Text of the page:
NEW: Valve problems leads to scrubbing of Orion test launch
NEW: NASA now hopes to launch Orion on Friday
Orion would orbit Earth twice and will splash down in the Pacific
NASA will have to wait at least one more day to see how its new Orion spacecraft flies.
The space agency scrubbed Thursday morning’s test launch in Florida after a series of delays, the last of which happened because some liquid-oxygen fuel and drain valves failed to open during the countdown, NASA said.
The launch tentatively has been rescheduled for 7:05 a.m. ET Friday.
The launch of Orion – a craft designed to eventually explore deep space – is to be one of NASA’s biggest moments since the shuttle era ended in 2011.
NASA spent most of Thursday morning’s nearly 2½-hour launch window trying to work out various obstacles and kinks before scrubbing the launch around 9:40 a.m. ET. The first delay involved a boat that came too close to the launch area; more delays came because of wind gusts.
When the countdown resumed, valves failed to open in the boosters, eventually leading to the scrubbing.
A new beginning
NASA hopes Orion will usher in a new era: Eventual human exploration of deep space.
“We haven’t had this feeling in awhile, since the end of the shuttle program,” Mike Sarafin, Orion flight director at Johnson Space Center, said in a preflight briefing on Wednesday.
Orion looks like a throwback to the Apollo era, but it is roomier and designed to go far beyond the moon: to an asteroid and eventually to Mars.
“It is, I think, consistent with those – the beginning of shuttle and beginning of Apollo,” said Mark Geyer, NASA Orion program manager. “I think it’s in the same category.”
When it becomes fully operational, Orion’s crew module will be able to carry four people on a 21-day mission into deep space or six astronauts for shorter missions. By comparison, the Apollo crew modules held three astronauts and were in space for six to 12 days. Orion’s crew module is 16.5 feet in diameter and Apollo was 12.8 feet in diameter, NASA said.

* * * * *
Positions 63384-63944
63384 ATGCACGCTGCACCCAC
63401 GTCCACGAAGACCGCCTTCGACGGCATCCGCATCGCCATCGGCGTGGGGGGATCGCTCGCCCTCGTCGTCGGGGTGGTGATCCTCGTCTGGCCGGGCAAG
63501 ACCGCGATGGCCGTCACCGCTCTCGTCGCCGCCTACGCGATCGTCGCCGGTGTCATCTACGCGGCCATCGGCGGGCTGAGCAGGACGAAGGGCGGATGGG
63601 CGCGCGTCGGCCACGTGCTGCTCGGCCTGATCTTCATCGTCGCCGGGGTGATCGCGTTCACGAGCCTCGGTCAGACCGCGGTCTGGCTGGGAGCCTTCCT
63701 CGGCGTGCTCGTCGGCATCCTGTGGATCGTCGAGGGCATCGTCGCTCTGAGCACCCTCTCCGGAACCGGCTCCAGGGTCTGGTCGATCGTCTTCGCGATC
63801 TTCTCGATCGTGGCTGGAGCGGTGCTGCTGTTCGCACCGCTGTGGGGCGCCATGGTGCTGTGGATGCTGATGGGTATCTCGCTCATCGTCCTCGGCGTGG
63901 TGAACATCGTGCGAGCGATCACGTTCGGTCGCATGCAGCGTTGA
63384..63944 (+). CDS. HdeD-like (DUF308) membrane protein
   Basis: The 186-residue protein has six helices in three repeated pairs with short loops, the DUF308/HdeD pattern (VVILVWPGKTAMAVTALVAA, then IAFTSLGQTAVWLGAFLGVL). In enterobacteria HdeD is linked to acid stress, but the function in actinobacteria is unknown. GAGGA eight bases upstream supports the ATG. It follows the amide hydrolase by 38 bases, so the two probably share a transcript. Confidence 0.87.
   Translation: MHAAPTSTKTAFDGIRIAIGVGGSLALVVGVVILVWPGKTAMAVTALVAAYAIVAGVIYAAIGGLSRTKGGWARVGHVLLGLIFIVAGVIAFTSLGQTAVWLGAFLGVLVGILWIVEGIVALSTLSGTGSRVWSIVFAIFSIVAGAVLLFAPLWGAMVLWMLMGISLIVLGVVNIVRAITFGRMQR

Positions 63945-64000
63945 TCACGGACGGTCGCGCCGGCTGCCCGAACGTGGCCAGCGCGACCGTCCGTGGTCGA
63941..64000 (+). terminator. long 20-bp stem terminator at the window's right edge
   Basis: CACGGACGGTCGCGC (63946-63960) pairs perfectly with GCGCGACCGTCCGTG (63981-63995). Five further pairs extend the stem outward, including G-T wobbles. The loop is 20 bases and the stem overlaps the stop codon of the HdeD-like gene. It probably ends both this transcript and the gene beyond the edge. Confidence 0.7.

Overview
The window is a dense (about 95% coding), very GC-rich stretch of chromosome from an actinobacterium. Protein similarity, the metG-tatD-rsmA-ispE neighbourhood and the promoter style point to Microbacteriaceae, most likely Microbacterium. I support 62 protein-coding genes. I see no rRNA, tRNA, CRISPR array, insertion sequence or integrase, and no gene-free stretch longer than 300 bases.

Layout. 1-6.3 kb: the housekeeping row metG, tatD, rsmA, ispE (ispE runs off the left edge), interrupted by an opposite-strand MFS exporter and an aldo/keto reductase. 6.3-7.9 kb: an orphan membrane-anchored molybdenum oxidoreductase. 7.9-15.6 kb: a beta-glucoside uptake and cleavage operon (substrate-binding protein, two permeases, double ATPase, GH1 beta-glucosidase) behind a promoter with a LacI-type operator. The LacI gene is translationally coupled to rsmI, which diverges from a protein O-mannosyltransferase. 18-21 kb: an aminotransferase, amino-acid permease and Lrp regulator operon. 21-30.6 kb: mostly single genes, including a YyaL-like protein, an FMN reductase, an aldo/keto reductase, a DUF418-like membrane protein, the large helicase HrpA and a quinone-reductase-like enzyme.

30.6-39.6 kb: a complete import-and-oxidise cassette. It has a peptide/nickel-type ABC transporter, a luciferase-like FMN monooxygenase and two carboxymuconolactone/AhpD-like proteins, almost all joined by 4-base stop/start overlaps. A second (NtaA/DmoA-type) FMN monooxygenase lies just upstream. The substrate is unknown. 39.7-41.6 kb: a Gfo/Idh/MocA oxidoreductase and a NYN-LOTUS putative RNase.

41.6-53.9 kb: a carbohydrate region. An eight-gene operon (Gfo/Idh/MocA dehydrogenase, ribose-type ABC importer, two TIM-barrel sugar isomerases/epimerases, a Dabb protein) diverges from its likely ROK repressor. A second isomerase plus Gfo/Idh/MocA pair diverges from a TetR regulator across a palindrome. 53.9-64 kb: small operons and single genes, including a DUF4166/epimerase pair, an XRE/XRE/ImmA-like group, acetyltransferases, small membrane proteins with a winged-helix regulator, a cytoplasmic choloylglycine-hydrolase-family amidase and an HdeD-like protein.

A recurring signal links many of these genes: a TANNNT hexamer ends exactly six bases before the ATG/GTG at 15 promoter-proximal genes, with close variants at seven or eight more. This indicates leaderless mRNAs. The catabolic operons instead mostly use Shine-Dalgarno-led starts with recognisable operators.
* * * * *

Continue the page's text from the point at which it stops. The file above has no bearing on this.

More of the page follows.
Orion is expected to take up its first crew in 2021.
During this test flight, Orion will climb to an altitude of 3,600 miles (15 times higher than the International Space Station) and will orbit Earth twice. Four and half hours later, it will splash down in the Pacific Ocean about 600 miles off the coast of Baja California. Two U.S. Navy ships, the amphibious transport dock ship USS Anchorage and the Military Sealift Command rescue and salvage ship USNS Salvor, will help NASA recover the capsule.
Once in orbit, Orion should send back some amazing pictures of Earth, NASA said. If the weather cooperates, NASA said a drone will provide a live video feed of the splashdown.
Though Orion’s first flight won’t have people on it, it won’t go up empty. It will carry the names of more than a million people packed on a dime-sized microchip.
“Sesame Street” is sending up some mementos to inspire students about spaceflight, including Cookie Monster’s cookie and Ernie’s rubber ducky.
Also going up: an oxygen hose from an Apollo 11 lunar spacesuit and a small sample of lunar soil. A Tyrannosaurus rex fossil from the Denver Science Museum will be on board and lockers will be filled with flags, coins, patches, poetry and music.